By Silvia Mensdorff Pouilly, Head of Banking Solutions Europe at FIS
COVID-19 magnified and exposed the social imbalances in society, and underscored the importance of financial inclusion more than ever before.
The economic stress caused by the pandemic has made it clear that consumers require access to vital financial services to manage their everyday lives.
With cash payments dropping 10 per cent worldwide in 2020 during the pandemic, large numbers of consumers have been unable to access the traditional services of a financial institution they need, while getting funds to the underbanked, especially when the individual lacks access to a bank account, has proved extremely difficult.
However, financial inclusion is not just about getting financial services and money into the hands of low-income and vulnerable people. It also means guaranteeing that services are affordable and appropriate for everyone.
As society moves forward out of the pandemic, it is now imperative for financial institutions to invest in technology that will bridge the financial inequality gap. Where previously business had been focused on the Environmental and Governance themes of ESG, the pandemic has now raised the focus on the social aspect, and companies must now empower financial inclusivity to help all global citizens obtain financial services and products they need at affordable prices.
The needs of the underbanked
For the underbanked, it is easier to manage cash in physical form than electronic form as they do not have access to a bank or more specifically to a bank account. However, with cash usage falling during the pandemic, the underbanked have struggled, and the rapid change in payment trends has amplified the financial disconnect which was already in place.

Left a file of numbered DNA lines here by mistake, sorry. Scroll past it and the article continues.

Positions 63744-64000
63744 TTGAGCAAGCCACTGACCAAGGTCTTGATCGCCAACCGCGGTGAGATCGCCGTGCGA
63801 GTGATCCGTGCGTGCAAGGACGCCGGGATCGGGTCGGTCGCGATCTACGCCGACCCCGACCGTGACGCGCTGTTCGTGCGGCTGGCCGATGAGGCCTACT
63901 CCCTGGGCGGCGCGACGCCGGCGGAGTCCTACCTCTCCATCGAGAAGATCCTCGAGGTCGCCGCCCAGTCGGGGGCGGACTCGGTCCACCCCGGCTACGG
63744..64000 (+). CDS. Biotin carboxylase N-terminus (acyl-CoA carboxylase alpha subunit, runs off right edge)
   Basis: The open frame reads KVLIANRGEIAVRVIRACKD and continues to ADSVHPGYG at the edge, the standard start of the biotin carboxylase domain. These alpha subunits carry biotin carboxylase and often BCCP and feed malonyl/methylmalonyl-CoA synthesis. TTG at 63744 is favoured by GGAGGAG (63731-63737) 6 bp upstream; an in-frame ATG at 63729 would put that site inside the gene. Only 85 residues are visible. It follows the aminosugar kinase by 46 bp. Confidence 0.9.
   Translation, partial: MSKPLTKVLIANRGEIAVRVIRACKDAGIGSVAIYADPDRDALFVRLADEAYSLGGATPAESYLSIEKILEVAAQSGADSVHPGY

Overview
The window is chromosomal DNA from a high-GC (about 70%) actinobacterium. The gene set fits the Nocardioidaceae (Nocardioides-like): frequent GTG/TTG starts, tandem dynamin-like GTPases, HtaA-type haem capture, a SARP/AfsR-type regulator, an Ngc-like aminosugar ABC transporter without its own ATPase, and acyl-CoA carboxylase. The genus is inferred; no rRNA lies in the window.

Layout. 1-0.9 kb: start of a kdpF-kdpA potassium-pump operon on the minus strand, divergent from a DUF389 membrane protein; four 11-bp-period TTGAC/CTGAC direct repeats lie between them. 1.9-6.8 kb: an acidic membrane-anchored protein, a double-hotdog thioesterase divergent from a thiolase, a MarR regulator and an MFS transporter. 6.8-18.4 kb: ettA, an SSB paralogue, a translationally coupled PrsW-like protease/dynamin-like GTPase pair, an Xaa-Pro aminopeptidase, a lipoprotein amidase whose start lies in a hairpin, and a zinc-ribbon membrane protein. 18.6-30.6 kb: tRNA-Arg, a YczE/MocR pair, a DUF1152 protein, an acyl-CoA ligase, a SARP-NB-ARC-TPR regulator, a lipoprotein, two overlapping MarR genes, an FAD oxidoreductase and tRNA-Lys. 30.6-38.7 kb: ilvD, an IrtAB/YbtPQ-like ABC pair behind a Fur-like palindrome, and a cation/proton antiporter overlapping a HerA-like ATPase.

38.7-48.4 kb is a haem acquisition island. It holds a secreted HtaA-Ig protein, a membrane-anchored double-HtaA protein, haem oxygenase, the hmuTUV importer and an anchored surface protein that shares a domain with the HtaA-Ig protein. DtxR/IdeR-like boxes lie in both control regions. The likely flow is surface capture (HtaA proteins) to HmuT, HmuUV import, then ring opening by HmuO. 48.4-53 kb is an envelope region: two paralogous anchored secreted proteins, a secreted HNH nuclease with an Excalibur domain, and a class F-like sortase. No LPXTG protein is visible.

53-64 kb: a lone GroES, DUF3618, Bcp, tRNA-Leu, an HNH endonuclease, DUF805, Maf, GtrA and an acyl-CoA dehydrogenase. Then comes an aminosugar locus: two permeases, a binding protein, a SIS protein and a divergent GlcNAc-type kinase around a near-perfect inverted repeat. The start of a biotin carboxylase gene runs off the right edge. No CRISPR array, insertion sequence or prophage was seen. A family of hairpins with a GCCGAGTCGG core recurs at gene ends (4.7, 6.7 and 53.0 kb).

The challenge to reach the underbanked is complex and a nuanced approach is required.. Consumers will require financial guidance to help with their lack of knowledge, while products need to be convenient and accessible, so no one feels left out.
While the unbanked are marginalised by traditional financial services, alternative financial services and new technologies are now emerging and enabling consumers to navigate the challenges they face.
The path towards inclusion
The path to building a financially inclusive world involves a concerted effort to address many historic and systemic issues. Conversations on ESG are changing. While environmental and Governance themes are still factors, the social impact of companies is now top of the agenda, with financial inclusion essentially is the ‘S’ in ESG.
Financial institutions now need products and services that empower financial inclusivity and they need re-assess their innovation strategies to ensure they are building new technologies that can empower all of society with access to vital financial services. For example, providing financial advice and education will extend a bank’s role as a trusted advisor while helping the underbanked improve their banking aptitude and proficiency.
Budgeting apps are now commonplace to help those consumers who require it keep track of their income and personal finances and these are another example of how banks can extend their role as a trusted advisors.
Funds will also need to be directed to Community Development Financial Institutions (CDFIs). There are currently around 60 CDFIs in the UK and these are financial institutions that strive to foster economic opportunity and revitalise neighbourhoods in low-income areas.